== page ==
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Granular materials are now recognized as a distinct state of matter, and studies of their behavior form a fascinating interdisciplinary branch of science. The intrinsic dissipative nature of the interactions between the constituent macroscopic particles gives rise to several basic properties specific to granular substances, setting granular matter apart from the conventional gaseous, liquid, or solid states.
Thin layers of granular materials subjected to vertical vibration exhibit a diversity of patterns. The particular pattern is determined by the interplay between driving frequency f and the acceleration amplitude Γ. Interfaces in vibrated granular layers, existing for large enough amplitude of vibration, separate large domains of flat layers oscillating with opposite phase. These two phases are related to the period-doubling character of the flat layer motion at large plate acceleration. Interfaces are either smooth or “decorated” by periodic undulations depending on parameters of vibration. An additional subharmonic driving results in a controlled displacement of the interface with respect to the center of the experimental cell. The speed and the direction of the interface motion are sensitive to the phase and amplitude of the subharmonic driving.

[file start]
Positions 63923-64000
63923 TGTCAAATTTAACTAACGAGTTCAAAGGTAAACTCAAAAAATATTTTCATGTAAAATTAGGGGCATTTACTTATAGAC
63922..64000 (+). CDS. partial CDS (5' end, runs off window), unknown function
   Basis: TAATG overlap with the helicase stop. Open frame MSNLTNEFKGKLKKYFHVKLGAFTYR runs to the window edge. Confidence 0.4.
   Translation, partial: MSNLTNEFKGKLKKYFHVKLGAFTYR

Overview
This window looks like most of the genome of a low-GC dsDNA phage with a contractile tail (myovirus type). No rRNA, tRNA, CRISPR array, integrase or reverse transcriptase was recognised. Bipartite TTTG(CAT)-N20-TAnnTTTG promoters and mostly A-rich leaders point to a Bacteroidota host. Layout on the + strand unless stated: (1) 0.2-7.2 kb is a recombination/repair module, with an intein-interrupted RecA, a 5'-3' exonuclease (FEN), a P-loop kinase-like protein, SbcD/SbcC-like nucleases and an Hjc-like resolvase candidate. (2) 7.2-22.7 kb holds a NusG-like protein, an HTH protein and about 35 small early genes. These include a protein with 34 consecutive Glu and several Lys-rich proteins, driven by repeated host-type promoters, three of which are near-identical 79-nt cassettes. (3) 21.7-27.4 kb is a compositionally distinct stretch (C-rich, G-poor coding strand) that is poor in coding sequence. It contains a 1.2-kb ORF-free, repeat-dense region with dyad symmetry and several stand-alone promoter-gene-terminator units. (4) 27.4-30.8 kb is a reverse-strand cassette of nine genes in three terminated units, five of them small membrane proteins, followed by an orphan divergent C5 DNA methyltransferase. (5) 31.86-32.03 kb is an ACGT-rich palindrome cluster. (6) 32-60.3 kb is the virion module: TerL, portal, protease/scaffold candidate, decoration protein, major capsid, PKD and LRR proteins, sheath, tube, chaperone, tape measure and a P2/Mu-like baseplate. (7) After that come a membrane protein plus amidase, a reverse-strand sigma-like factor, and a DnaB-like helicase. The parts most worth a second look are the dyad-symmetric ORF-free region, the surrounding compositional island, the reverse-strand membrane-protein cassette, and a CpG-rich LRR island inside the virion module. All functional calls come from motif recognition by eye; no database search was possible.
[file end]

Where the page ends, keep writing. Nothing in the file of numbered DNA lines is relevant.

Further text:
The image sequence above shows interface nucleation and propagation towards the center of the cell, with dimensionless time tf labeled in each image. The interface forms at the right side wall of the cell due to small-amplitude phase-shifted subharmonic driving. After the additional driving stops, the interface moves towards the center, creating small-scale localized structures in the process.
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